StoryCorps is a national oral-history project dedicated to preserving in sound the everyday history and unique stories of Americans. The project is a collaboration between the National Public Radio (NPR), the American Folklife Center at the Library of Congress, and Sound Portraits Production, a non-profit documentary production company. David Isay, an award-winning NPR documentary producer, started StoryCorps in 2003. He modeled it after the Works Progress Administration (WPA) of the 1930’s, through which interviews with average Americans across the country were recorded.
StoryCorps has two permanent recording booths and two mobile Airstream trailers equipped with state-of-the-art recording equipment. The first StoryCorps booth was opened in 2003 at New York City’s Grand Central Terminal. A second permanent booth is at the site of the World Trade Center. In 2005, the two mobile recording studios began crisscrossing the country recording interviews and the life-stories of Americans from all walks of life.
People wanting to record their story call 1-800-850-4406 to make a reservation for a recording session at either one of the permanent booths or at a visiting StoryCorps Mobile Booth. Instead of being questioned by a stranger, participants are interviewed by someone they know. Two friends or family members sit down with each other and talk for forty minutes about their life experiences, their moments of great joy and sorrow, or any topic they select. There is no required format. One person interviews the other person or they just talk. Neither person needs to be an expert interviewer. At each recording session, there is a trained facilitator present to help guide participants and handle the technical aspects of making the recording.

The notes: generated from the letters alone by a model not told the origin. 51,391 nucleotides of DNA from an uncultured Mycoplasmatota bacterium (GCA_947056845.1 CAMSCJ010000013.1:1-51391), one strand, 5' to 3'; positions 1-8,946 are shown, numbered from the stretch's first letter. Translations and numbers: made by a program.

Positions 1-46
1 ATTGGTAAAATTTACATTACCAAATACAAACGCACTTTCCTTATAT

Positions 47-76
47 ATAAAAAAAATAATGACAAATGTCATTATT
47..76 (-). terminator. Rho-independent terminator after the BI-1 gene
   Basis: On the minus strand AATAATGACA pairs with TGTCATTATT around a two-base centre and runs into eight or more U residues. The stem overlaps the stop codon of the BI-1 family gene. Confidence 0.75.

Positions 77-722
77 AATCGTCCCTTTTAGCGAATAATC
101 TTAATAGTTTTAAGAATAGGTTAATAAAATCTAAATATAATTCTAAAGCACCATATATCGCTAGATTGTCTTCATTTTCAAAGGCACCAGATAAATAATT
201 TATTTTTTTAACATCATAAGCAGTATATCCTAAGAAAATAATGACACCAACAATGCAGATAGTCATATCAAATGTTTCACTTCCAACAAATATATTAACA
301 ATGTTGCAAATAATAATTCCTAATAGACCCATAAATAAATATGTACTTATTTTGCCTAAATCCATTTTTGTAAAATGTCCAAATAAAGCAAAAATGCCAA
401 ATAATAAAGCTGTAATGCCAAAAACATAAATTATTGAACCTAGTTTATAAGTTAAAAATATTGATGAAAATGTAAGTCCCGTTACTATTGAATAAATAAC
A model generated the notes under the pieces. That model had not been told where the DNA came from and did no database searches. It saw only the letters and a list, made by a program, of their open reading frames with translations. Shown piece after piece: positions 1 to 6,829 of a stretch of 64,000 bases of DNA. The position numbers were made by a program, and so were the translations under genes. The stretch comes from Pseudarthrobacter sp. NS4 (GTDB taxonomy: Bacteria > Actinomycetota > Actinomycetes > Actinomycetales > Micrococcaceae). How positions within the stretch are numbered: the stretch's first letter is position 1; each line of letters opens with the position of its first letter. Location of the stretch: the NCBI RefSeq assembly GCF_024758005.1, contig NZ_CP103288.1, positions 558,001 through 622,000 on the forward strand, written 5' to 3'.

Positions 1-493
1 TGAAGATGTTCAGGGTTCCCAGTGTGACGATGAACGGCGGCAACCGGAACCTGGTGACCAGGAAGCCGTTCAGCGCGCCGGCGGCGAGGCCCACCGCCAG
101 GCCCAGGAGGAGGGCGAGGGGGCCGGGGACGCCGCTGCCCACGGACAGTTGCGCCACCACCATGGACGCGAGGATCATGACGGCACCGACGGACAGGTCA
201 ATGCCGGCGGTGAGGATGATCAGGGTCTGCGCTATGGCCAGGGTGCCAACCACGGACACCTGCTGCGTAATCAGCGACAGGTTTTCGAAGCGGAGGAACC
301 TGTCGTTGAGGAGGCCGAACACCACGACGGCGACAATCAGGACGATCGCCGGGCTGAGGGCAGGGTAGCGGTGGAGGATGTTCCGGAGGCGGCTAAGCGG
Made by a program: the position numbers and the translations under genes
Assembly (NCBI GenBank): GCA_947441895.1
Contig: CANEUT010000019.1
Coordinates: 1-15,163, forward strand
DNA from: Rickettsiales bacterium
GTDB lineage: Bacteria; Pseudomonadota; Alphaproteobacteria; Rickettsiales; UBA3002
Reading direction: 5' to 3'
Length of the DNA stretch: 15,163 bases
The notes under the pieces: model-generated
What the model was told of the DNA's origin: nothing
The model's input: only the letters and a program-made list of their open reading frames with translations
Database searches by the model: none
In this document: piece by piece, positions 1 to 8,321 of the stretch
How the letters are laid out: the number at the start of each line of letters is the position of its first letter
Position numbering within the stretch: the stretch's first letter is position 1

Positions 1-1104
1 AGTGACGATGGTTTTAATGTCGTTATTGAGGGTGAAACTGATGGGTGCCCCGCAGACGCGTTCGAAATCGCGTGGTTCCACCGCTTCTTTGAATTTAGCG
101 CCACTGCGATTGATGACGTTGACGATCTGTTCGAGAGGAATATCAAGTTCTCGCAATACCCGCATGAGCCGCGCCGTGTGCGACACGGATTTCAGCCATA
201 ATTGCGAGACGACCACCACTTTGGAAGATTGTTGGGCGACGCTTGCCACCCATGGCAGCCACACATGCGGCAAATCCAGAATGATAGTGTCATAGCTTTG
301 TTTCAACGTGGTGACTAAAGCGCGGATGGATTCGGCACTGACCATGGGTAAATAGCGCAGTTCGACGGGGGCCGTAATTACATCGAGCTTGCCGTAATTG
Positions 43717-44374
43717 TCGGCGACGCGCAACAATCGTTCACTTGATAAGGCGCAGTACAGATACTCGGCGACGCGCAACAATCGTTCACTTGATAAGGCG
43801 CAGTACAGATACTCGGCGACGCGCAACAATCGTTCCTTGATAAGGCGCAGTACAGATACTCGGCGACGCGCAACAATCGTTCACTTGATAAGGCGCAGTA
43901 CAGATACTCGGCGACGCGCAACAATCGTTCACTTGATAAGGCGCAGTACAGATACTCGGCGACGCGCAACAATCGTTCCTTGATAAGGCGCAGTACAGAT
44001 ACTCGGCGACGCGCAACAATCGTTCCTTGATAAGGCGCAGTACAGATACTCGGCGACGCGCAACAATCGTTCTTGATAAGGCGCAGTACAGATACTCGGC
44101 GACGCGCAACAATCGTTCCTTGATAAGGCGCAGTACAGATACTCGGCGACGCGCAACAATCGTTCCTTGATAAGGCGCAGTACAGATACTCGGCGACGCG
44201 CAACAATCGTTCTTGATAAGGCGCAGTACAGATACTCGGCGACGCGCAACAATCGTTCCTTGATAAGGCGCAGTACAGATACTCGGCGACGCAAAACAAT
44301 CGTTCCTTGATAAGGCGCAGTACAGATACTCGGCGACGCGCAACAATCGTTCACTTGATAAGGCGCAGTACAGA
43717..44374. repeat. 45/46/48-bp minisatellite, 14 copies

At the end of the forty-minute recording session, the participants receive a broadcast-quality CD to keep for themselves. With the participant’s permission, a copy of their CD is sent to the American Folklife Center to be archived at the Library of Congress so future generations can listen to the recordings. Some stories will be aired on public radio stations at the local and national levels.
Anyone age ten and up can take part in making a recording. StoryCorps estimates it cost them over two hundred dollars to make each recording. To keep the experience available to all, they ask for a $10 donation, but participants are free to give more or less, as they wish.
StoryCorps’ mission is to record the stories of everyday Americans, one story at a time. Their goal is to collect over 250,000 such stories over the next ten years.